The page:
Strategy development. Oversight of strategic planning includes focus and clarity on technology/digital as a core competency and a key differentiator for value creation. Board questions should center on understanding customer needs, the types of technology/digital capabilities needed and how companies will access this competitive capability. Boards should also want visibility into technology disruptors and their impact on the company’s strategy along with execution and performance monitoring.

Board composition. To facilitate deeper technology and digital perspectives in boardroom discussions, boards should include technology/digital expertise and experience in skill matrices and board recruitment.

Capital allocation. Boards should know how management will function within the technology ecosystem. Will the corporation acquire, outsource, strategically invest or partner to upgrade technology capabilities? Is the board thinking about the company’s business portfolio and potentially divesting businesses unsuitable for the digital environment? Scenario planning and stress testing coupled with robust financial analyses will enable board oversight on the dedication and/or reallocation of capital. Depending on the size of the company and/or its level of technology maturity, boards could see suggested ranges of investment from a few hundred million to billions of dollars.

Risk management. Boards should question the enterprise’s cybersecurity readiness. How is management considering investment and controls in cybersecurity and data privacy programs to ensure successful and secure digital transformation? On a parallel operational front, boards will want to know about the company’s crisis preparedness with a focus on business continuity and disaster recovery to enable resiliency in the tech/digital environment.

Human capital. Human capital is a significant strategic asset in the tech- and digital-driven environment and has risen on the board agenda. Highly skilled tech/digital talent and leadership will be in demand and in short supply. Boards should ask questions around skills inventory, reskilling and upskilling initiatives, and talent sourcing. Boards will also want to understand management’s thinking around the future of work that will necessitate different incentive structures, flexible work patterns, man-and-machine work alignment and an emphasis on employee wellness.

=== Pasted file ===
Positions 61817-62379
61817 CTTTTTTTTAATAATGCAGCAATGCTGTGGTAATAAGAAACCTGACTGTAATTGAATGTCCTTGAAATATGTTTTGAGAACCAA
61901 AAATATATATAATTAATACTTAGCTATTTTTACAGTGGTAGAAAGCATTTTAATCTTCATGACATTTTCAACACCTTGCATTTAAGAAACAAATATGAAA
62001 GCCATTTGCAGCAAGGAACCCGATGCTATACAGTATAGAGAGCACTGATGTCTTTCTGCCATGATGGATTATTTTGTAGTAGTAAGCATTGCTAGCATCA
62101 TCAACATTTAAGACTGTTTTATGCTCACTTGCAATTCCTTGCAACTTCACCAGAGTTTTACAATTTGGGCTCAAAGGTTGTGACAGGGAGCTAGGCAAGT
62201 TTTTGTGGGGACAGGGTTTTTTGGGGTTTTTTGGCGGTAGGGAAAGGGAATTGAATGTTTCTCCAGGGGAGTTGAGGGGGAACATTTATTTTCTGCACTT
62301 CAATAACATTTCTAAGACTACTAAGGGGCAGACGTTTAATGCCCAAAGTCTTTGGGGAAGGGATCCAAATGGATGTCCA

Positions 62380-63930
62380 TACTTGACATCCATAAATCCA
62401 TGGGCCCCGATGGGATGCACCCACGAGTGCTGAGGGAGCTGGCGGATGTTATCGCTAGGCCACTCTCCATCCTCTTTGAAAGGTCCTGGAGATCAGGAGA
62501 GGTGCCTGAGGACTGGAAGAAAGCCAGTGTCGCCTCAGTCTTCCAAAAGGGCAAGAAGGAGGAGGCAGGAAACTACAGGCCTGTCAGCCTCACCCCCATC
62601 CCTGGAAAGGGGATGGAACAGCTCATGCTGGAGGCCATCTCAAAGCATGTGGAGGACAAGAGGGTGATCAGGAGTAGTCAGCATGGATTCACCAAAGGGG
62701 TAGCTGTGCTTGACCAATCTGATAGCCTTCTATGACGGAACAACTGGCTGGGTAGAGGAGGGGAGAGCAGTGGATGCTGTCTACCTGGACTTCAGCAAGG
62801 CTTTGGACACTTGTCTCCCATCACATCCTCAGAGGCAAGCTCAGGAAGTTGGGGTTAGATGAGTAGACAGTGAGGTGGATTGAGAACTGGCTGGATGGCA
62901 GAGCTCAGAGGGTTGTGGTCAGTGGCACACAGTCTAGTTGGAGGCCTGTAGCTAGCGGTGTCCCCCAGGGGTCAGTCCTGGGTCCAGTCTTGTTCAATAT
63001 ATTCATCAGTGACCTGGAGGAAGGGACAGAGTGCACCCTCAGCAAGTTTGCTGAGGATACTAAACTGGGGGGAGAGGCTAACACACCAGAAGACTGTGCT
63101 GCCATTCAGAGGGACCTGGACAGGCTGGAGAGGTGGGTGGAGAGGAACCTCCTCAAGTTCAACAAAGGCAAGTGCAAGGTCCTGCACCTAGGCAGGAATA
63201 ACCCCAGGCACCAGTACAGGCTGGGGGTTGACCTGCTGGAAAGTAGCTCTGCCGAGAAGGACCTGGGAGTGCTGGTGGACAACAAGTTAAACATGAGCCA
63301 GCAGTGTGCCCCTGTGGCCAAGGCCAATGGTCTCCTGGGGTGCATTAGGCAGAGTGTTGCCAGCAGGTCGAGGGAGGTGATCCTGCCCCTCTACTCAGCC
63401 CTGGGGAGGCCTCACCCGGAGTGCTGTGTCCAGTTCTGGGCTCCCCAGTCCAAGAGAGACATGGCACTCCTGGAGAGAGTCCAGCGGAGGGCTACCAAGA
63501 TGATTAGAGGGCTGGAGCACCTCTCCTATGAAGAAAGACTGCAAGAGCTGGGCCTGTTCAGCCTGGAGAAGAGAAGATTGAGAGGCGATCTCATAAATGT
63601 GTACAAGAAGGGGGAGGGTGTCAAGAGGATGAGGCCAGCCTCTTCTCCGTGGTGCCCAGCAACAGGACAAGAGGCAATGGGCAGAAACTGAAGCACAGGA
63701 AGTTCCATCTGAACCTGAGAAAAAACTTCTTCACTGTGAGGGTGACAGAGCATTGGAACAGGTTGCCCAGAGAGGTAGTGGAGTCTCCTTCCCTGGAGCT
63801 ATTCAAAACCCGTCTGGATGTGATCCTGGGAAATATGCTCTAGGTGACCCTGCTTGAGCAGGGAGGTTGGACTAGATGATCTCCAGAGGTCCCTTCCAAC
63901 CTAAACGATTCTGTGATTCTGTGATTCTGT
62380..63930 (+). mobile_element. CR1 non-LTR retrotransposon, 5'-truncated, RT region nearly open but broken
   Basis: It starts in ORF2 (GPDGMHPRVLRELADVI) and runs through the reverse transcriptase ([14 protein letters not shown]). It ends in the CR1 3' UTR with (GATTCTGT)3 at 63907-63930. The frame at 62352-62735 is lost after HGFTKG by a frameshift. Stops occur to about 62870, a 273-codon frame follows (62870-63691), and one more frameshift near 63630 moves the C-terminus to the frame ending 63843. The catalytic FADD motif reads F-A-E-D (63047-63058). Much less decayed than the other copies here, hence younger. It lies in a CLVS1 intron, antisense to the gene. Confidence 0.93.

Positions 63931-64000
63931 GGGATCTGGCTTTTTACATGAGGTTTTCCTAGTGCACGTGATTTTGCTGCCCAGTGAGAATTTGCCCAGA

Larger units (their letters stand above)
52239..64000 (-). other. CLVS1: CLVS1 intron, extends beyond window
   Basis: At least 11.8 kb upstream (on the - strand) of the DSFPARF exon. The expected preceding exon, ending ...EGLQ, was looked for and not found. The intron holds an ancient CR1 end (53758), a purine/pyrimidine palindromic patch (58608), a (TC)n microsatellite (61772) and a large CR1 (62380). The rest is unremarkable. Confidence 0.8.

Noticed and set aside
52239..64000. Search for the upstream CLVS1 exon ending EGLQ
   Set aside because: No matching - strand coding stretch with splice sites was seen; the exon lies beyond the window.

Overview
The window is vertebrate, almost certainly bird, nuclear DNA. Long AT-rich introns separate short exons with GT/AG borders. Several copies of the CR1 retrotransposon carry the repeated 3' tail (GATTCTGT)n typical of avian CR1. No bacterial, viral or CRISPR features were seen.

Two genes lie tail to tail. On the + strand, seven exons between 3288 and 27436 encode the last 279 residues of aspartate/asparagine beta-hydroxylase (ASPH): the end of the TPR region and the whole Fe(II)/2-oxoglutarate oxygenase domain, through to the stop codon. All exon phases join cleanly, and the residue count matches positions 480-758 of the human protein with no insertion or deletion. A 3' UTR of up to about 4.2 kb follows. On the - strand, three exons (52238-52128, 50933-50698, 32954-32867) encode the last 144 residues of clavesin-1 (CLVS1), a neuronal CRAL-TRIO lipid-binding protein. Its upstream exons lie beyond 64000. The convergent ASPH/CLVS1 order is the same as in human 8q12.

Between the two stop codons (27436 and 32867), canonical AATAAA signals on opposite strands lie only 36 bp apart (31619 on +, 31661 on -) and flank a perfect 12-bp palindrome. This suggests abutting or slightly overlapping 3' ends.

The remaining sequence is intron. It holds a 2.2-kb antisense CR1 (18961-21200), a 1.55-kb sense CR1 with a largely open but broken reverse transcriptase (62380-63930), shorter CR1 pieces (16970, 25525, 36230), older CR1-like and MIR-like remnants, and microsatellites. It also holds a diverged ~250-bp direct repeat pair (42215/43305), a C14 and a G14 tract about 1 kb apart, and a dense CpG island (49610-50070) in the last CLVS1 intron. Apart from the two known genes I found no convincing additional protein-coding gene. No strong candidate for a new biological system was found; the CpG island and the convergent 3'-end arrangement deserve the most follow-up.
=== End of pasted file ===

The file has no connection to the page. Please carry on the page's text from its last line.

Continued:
Culture. Boards should look at internal and external surveys and metrics to assess the cultural readiness for the accelerating pace of tech/digital. They should want to know more about internal initiatives to prepare and strengthen the company’s culture to support experimentation, ongoing innovation, agility, risk taking and continual learning.

Board and management dynamic. Increasingly, boards and management will work in a spirit of partnership based on trust. The board agenda will need more time dedicated to open discussion and debate as each side adapts to an evolving environment for which there is no existing playbook.

Sheila Hooda is the CEO and president of Alpha Advisory Partners. She is an experienced independent director. The opinions expressed in this piece are solely her own.